This is the story of my quest to train my three Dales Ponies for classical dressage, primarily by using Alexandra Kurland's clicker training methods, with a touch of others such as Philippe Karl and Anja Beran thrown in. I turned to clicker training because I had come up against some issues that I didn't know how to fix and because I wanted to inspire them to become enthusiatic partners. Bella and Jack are all my own work and have never been ridden by anyone else.
Thursday, 22 January 2009
After watching them I wanted, today, to try to get Renvers, Travers and Half Pass at liberty by drawing my horses towards me from the inside of the bend, rather than 'pushing' them away from me from the outside of the bend, which is how I've always done it before.
It was tricky. I knew that the back end was going to be harder to draw than the front so I began by asking their outside hind to step underneath them towards me, by staring at it, stepping slowly backward and beckoning it towards me with my nearest hand, much as in the video clips.
Jack stood with his head down, thinking and trying SO hard to work out what I was asking, but I don't think he could see me well enough on his bad eye side. I didn't think there was much point in doing it on one side only so I found something to click him for and abandoned the exercise in that form.
Bella understood really quickly and stepped underneath, towards me, with her outside hind. I clicked and treated her madly for that and it was then quite easy to get her to target my other hand with her nose and draw her into the movement, but I did find that her front legs drew more easily and took bigger strides than her hind legs, which is what I thought was happening slightly in the video clips. I need to find some way to emphasise the 'push' of the outside hind, to keep the power of the stride.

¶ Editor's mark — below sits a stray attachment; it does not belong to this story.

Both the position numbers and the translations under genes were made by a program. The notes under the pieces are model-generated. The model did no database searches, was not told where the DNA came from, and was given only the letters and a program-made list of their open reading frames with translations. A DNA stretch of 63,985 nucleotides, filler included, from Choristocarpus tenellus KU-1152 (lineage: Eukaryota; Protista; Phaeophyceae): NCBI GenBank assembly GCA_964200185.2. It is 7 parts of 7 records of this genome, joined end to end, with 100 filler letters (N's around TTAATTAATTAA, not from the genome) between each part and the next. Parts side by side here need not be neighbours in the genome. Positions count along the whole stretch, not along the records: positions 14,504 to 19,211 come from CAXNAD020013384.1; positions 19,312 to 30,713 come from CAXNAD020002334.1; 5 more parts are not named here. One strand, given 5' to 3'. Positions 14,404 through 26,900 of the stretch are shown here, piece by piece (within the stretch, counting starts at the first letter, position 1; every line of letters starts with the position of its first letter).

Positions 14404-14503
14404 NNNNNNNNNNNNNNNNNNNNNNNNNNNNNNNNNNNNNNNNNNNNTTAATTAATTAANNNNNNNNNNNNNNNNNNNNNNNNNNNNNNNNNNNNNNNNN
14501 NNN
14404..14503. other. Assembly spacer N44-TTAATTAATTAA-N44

What really, really blew me away was how hard they both tried and how much mental effort they put into trying to work out what I wanted. I don't usually do proper liberty work (as opposed to just letting go of the reins) in the school, because there is a lot of grass growing in the school, and grass is something they're allowed very little of, so it's often been too much of a temptation.
They didn't even look at the grass. There was nothing to stop them wandering off but they stayed with me and gave me every last ounce of their thought and attention. That is something I wouldn't have dreamed possible with young horses, pre clicker. I shouldn't be surprised, having seen Hilary's Lottie on the 'Microshaping DVD but it still amazes and humbles me every time.
I don't think I've EVER seen Jack try as hard as that anywhere, let alone in the school. He might have been the one who couldn't work out what I was asking but it certainly wasn't for want of thought, attention and desire to please. His mental effort was written all over him. Once again he was my hero among heroes!!!
- Motivation of Dressage Horses - Richard Hinrichs
- Taking Stock.
- Snowy Days.
- Photo Albums 2008.
- Snowy Days Photos.
- Frosty Photos.
- Philippe Karl Style Flexions.
- Giving the Horse a Voice.
- Aspirations and Expectations.
- First Time Evers.
- I found these clips on You tube yesterday and they...
- Russell's Story.
- Saddle Fitting.
- Photos of my Pones Backs.
- My Little Helper.
- ▼ January (15)